Should Hillary Clinton resign as secretary of state due to the WikiLeaks revelations
? My friend Jack Shafer at Slate makes a good case
. His reason: Clinton, like predecessor Condoleezza Rice, signed orders instructing U.S. foreign service officers to spy on the diplomats of other nations. Cables went out under her name telling State Department officials overseas to collect the fingerprints, facial images, DNA, and iris scans of African leaders, to obtain passwords, credit card numbers, and frequent flyer accounts used by foreign diplomats, and to gather private information on United Nations officials, including Secretary-General Ban Ki-moon.
Diplomats are not spies (though spies do pose as diplomats). They do collect information -- by working contacts overseas, reviewing the local media, interacting with the population of the nations where they are stationed -- often acquiring intelligence that is as valuable, if not more so, than the secrets snatched by intelligence officials. But there is a line between a diplomat and a spook. The former uses aboveboard methods to find out what his or her government needs to know about other nations; the latter resorts to espionage, wiretaps, bribery, and other underhanded means. There are many reasons for keeping the two roles distinct. Diplomats are awarded immunity and can gain certain access overseas because they are not spies.
Now that the Clinton State Department has blurred the line, U.S. diplomats, who have to contend with the assumption that any U.S. official abroad is really
working for the CIA, will have an additional burden to bear when doing their jobs overseas.
Of the many WikiLeaks revelations that have emerged in the past few days -- and more are to come in the next few months, as the renegade website continues to release batches of the 251,287 State Department cables it has obtained -- the news that U.S. diplomats have been turned into part-time spies certainly warrants thorough investigation. Obama administration officials, of course, have tried to make the leak itself the paramount issue
. Attorney General Eric Holder has promised prosecutions if "we can find anybody involved in breaking American law." Clinton has called the leak "an attack on America's foreign policy interests," claiming it has endangered "innocent people." Republican Rep. Peter King urged
Clinton to determine if WikiLeaks can be designated a terrorist organization. Sen. Joe Lieberman has called on the United States and other governments to shut down
WikiLeaks. Sarah Palin, naturally, blamed President Barack Obama's "incompetence"
for the leaks, as she erroneously equated
this episode with a website posting pages of her new book without her permission.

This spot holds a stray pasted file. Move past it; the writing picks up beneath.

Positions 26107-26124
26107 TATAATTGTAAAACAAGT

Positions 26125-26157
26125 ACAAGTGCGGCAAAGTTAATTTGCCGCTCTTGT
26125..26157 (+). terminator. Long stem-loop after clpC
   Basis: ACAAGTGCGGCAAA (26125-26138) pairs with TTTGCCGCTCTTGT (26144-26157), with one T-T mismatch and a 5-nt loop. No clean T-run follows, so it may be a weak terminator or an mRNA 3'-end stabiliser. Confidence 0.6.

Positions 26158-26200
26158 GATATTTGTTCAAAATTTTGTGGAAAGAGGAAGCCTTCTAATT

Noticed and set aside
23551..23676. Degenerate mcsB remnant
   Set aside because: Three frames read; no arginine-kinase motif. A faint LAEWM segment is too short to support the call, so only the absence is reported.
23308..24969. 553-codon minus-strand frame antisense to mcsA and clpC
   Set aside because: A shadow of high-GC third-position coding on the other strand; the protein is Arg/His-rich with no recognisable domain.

Yet there have not been such passionate calls for investigating the transformation of U.S. diplomats into undercover snoops. The administration's strategy -- as is to be expected -- is to focus on the easy-to-demonize messenger, not the hard-to-explain message. But Diplomatgate ought to be a top priority for the oversight committees of Congress. Still, this part of the story could easily get lost in the WikiLeaks wash, as multiple revelations appear simultaneously: Arab nations practically encouraging Washington to back an attack on Iran, U.S. diplomats describing Afghan President Hamid Karzai as "driven by paranoia," and -- don't forget this one -- Libyan leader Moammar Gaddafi traveling the world with a "voluptuous blonde" Ukrainian nurse. The diplomats-into-spies news is a scandal on its own. But thanks to WikiLeaks fire-hose approach, this exposé is somewhat overshadowed by the entire documents dump.
As for Clinton, WikiLeaks' scattershot approach is probably helping her. Shafer contends,
No matter what sort of noises Clinton makes about how the disclosures are "an attack on America" and "the international community," as she did today
, she's become the issue. She'll never be an effective negotiator with diplomats who refuse to forgive her exuberances, and even foreign diplomats who do forgive her will still regard her as the symbol of an overreaching United States. Diplomacy is about face, and the only way for other nations to save face will be to give them Clinton's scalp. . . .
There is no way that the new WikiLeaks leaks don't leave Hillary Clinton holding the smoking gun. The time for her departure may come next week or next month, but sooner or later, the weakened and humiliated secretary of state will have to pay.
In many other nations, news such as this would indeed prompt resignations of high officials. The United States does not have this noble tradition. Here, government officials hold on for dear life when trouble erupts. (How many U.S. officials resigned when it turned out the Bush-Cheney administration was wrong about WMDs in Iraq? None.) So one can expect Clinton to dig in her heels, as the administration decries the leaker and ignores the leaks. (And with Obama in a weak position politically after the 2010 elections, he's not likely to shove aside a woman who's still fancied by much of his party's base.) Perhaps the coming WikiLeaks leaks will cause additional difficulties for Clinton. But given the ADD of the national media, she probably can survive the current storm. Shafer has a sound argument, but I'd settle for seeing Clinton and subordinates grilled on Capitol Hill about the spookification of U.S. diplomats. But that's probably as likely as the White House inviting Julian Assange
to a holiday party.
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